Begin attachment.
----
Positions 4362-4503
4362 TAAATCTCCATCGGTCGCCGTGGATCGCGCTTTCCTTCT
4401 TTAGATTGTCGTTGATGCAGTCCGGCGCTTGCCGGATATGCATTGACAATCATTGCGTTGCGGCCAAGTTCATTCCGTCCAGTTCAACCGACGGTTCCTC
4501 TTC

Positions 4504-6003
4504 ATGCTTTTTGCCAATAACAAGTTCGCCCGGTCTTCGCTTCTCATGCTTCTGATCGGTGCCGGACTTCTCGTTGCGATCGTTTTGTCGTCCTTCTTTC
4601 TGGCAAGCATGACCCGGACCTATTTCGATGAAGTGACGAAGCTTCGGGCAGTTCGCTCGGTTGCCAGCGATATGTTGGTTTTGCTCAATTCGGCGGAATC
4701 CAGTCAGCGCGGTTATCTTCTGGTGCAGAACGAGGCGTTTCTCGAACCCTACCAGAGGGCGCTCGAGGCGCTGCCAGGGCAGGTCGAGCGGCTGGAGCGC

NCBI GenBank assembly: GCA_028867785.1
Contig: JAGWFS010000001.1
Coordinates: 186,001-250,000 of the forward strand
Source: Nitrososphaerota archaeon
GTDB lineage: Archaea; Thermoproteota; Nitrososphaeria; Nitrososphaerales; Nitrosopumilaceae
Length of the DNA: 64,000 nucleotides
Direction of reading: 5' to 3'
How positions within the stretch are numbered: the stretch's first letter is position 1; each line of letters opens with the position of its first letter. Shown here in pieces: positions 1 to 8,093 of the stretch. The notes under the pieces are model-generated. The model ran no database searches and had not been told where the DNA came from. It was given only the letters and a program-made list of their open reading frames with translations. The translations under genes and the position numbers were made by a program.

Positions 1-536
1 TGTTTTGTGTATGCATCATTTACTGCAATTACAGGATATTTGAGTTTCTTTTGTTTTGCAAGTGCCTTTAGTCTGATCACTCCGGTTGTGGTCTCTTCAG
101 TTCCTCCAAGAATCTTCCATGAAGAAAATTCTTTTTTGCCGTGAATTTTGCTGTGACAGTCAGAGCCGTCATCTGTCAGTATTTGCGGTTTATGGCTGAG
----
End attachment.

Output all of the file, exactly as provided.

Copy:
Positions 4362-4503
4362 TAAATCTCCATCGGTCGCCGTGGATCGCGCTTTCCTTCT
4401 TTAGATTGTCGTTGATGCAGTCCGGCGCTTGCCGGATATGCATTGACAATCATTGCGTTGCGGCCAAGTTCATTCCGTCCAGTTCAACCGACGGTTCCTC
4501 TTC

Positions 4504-6003
4504 ATGCTTTTTGCCAATAACAAGTTCGCCCGGTCTTCGCTTCTCATGCTTCTGATCGGTGCCGGACTTCTCGTTGCGATCGTTTTGTCGTCCTTCTTTC
4601 TGGCAAGCATGACCCGGACCTATTTCGATGAAGTGACGAAGCTTCGGGCAGTTCGCTCGGTTGCCAGCGATATGTTGGTTTTGCTCAATTCGGCGGAATC
4701 CAGTCAGCGCGGTTATCTTCTGGTGCAGAACGAGGCGTTTCTCGAACCCTACCAGAGGGCGCTCGAGGCGCTGCCAGGGCAGGTCGAGCGGCTGGAGCGC

NCBI GenBank assembly: GCA_028867785.1
Contig: JAGWFS010000001.1
Coordinates: 186,001-250,000 of the forward strand
Source: Nitrososphaerota archaeon
GTDB lineage: Archaea; Thermoproteota; Nitrososphaeria; Nitrososphaerales; Nitrosopumilaceae
Length of the DNA: 64,000 nucleotides
Direction of reading: 5' to 3'
How positions within the stretch are numbered: the stretch's first letter is position 1; each line of letters opens with the position of its first letter. Shown here in pieces: positions 1 to 8,093 of the stretch. The notes under the pieces are model-generated. The model ran no database searches and had not been told where the DNA came from. It was given only the letters and a program-made list of their open reading frames with translations. The translations under genes and the position numbers were made by a program.

Positions 1-536
1 TGTTTTGTGTATGCATCATTTACTGCAATTACAGGATATTTGAGTTTCTTTTGTTTTGCAAGTGCCTTTAGTCTGATCACTCCGGTTGTGGTCTCTTCAG
101 TTCCTCCAAGAATCTTCCATGAAGAAAATTCTTTTTTGCCGTGAATTTTGCTGTGACAGTCAGAGCCGTCATCTGTCAGTATTTGCGGTTTATGGCTGAG